Greensville Memorial Cemetery

    1250 Skippers Road
    Emporia, Virginia

    John M. “Buz” Norwood, Jr, 69, of Emporia, passed away Saturday, May 18, 2019. He is survived by a sister, Connie McKinney (Roger) and brother, Brian Norwood; three nieces, Dawn Jones (Coby), Faith Ash (Rel) and Hannah Godwin (David) and nephew, John McKinney (Chelsea).

    The family will receive friends 5-7 p.m. Wednesday May 22 at Owen Funeral Home, 303 S. Halifax Rd, Jarratt, Virginia. The funeral service will be held 11 a.m. Thursday, May 23 at Greensville Memorial Cemetery. In lieu of flowers, the family suggests memorial contributions be made to St. Jude Childrens Research Hospital ( Online condolences may be shared with the family at


  17. Southern Virginia Regional Medical - Here for Emporia

    Emporia, VA – Southern Virginia Regional Medical Center (SVRMC) is committed to serving our community. Every year, our medical staff, nurses and ancillary personnel provide quality care to thousands of people in Emporia and our surrounding communities. We employ more than 200 staff members, making us one of the largest employers in the area, and our direct impact to the local economy totaled more than $16 million in 2018.


    We are a strong and evolving provider. SVRMC is focused on growing and supporting our four (4) primary nursing departments – Emergency Medicine, Surgical Services, Medical/Surgical and Behavioral Health. The community need for our services is evidenced by the 100% increase in surgical cases in the last six (6) months. All hospital nursing units have seen increased numbers of patients.


    Over the past several years SVRMC and Southside Physicians Network (SPN) have recruited 12 new specialists to the area.

    Breast Surgery – Dr. Espino

    Colorectal Surgery and General Surgery – Dr. Akbari

    Ear, Nose and Throat – Dr. Ditto

    Ear, Nose and Throat – Dr. Raval

    Gastroenterology – Dr. Gilliam

    Nephrology – Dr. Lalani

    Obstetrics & Gynecology – Dr. Akinsanya

    Obstetrics & Gynecology – PA-C Andrews

    Obstetrics & Gynecology – Dr. Meyers

    Ophthalmology – Dr. Parikh

    Orthopedic Surgery – Dr. Patel

    Vascular Surgery – Dr. Jun

    During the month of May we celebrate National Nurses Week, National Hospital Week and National EMS Week. We thank our associates, medical staff, EMS organizations and many others for their hard work to meet the health needs of our friends and neighbors in Emporia and our surrounding communities. We also thank the patients who put their trust in us every day. SVRMC will be here when you need us the most for years to come.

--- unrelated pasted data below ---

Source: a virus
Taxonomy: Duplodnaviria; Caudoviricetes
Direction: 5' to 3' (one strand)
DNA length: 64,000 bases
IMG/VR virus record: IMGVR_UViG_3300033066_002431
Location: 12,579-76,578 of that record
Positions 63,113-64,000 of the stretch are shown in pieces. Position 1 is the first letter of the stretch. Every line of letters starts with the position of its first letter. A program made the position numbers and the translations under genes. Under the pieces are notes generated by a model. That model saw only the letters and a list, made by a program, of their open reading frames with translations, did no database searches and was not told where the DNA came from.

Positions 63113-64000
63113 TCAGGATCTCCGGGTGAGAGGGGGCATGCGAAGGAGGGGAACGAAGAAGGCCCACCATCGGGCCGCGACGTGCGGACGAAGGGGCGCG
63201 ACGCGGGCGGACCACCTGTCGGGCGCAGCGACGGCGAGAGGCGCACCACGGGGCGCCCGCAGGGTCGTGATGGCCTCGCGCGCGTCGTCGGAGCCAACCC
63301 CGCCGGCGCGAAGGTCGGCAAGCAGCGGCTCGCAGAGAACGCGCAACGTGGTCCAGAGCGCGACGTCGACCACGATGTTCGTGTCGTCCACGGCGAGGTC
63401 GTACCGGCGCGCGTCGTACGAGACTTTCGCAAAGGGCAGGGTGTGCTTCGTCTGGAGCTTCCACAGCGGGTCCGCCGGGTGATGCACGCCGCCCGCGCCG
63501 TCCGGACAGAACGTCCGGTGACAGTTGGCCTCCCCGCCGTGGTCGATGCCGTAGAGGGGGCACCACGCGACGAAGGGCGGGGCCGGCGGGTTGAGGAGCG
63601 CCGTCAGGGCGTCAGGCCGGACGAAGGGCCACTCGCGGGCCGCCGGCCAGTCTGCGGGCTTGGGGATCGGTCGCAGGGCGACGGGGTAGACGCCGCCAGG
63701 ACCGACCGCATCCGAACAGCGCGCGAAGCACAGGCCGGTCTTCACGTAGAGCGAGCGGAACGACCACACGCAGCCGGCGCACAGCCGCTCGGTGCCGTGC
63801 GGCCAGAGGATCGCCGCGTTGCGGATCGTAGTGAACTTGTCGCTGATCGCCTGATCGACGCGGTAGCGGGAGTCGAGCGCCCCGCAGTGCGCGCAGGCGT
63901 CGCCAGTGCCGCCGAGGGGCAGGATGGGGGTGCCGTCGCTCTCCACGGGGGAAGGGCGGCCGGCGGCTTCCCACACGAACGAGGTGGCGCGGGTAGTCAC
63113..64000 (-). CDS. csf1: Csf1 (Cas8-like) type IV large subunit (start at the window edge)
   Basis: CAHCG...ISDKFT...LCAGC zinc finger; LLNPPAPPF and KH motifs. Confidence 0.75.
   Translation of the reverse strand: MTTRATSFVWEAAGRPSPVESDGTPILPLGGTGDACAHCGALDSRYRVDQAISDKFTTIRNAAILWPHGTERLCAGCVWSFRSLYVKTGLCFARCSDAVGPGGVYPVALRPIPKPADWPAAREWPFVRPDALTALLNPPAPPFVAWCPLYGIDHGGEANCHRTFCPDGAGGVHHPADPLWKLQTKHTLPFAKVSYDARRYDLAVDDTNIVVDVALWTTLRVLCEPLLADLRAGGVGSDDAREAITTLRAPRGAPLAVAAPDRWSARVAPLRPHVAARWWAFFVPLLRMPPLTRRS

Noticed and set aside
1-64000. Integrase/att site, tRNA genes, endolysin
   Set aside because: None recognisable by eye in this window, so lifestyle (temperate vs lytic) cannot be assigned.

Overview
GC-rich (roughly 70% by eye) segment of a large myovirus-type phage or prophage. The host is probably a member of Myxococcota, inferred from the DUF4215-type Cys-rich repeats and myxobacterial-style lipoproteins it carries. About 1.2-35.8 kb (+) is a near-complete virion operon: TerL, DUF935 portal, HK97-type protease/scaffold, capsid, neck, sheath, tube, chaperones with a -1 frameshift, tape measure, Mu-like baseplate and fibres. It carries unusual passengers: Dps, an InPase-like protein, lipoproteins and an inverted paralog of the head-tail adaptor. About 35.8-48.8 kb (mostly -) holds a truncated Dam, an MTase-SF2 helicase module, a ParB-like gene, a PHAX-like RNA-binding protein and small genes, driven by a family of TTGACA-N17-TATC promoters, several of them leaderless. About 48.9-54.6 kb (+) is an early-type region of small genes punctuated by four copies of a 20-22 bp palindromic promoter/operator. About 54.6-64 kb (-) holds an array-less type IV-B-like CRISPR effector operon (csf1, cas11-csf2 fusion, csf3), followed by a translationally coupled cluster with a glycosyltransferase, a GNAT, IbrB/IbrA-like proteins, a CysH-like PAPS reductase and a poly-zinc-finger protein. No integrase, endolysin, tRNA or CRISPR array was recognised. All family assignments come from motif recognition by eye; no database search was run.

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    Families are invited to join the 1,000 Books Before Kindergarten program at the Meherrin Regional Library System at the Brunswick County Library, Lawrenceville or the Richardson Memorial Library, Emporia. The 1,000 Books Before Kindergarten program is a nationwide challenge that encourages parents and caregivers to regularly read aloud to their children. By reading just one book a night, families can reach the 1,000-book goal in three years and provide their children essential early literacy skills.

    Research shows that the most reliable predictor of school success is being read to during early childhood. Reading to children from an early age can help close the vocabulary gap and prepare children to enter kindergarten with the skills they need to succeed. Most importantly, sharing books with children promotes a lifelong love of books and reading.

    The 1,000 Books Before Kindergarten program is available to all families with children between the ages of birth and five years. Registration is open. For more information visit This program is free of charge.


  19. SVCC Students to Benefit As State Board Holds the Line on Community College Tuition for Upcoming Academic Year

    RICHMOND —Southside Virginia Community College(SVCC) is among the 23 colleges to benefit from a recent vote by the State Board for Community Colleges.   By a unanimous vote, the Board elected to maintain the current in-state tuition and mandatory fees for the 2019-2020 academic year. The Board’s decision means tuition will remain at today’s rate of $154 per credit hour, and keeps community college tuition and mandatory fees at approximately one-third of the comparable costs of attending Virginia’s public four-year universities.

    Dr. Al Roberts, Southside Virginia Community College president, said, “Maintaining the current tuition rate for attendance at SVCC is a boost to help students continue their educations at affordable rates.  We are grateful for this move to keep prices low.”

    “The Virginia General Assembly deserves a great deal of credit for helping us avoid a tuition increase,” said Robin Sullenberger, chair of the State Board for Community Colleges. “Their decision to increase General Fund appropriations gave us the resources necessary to meet the inevitable operating expense increases without asking our students to pay more. We applaud their efforts during the 2019 legislative session.”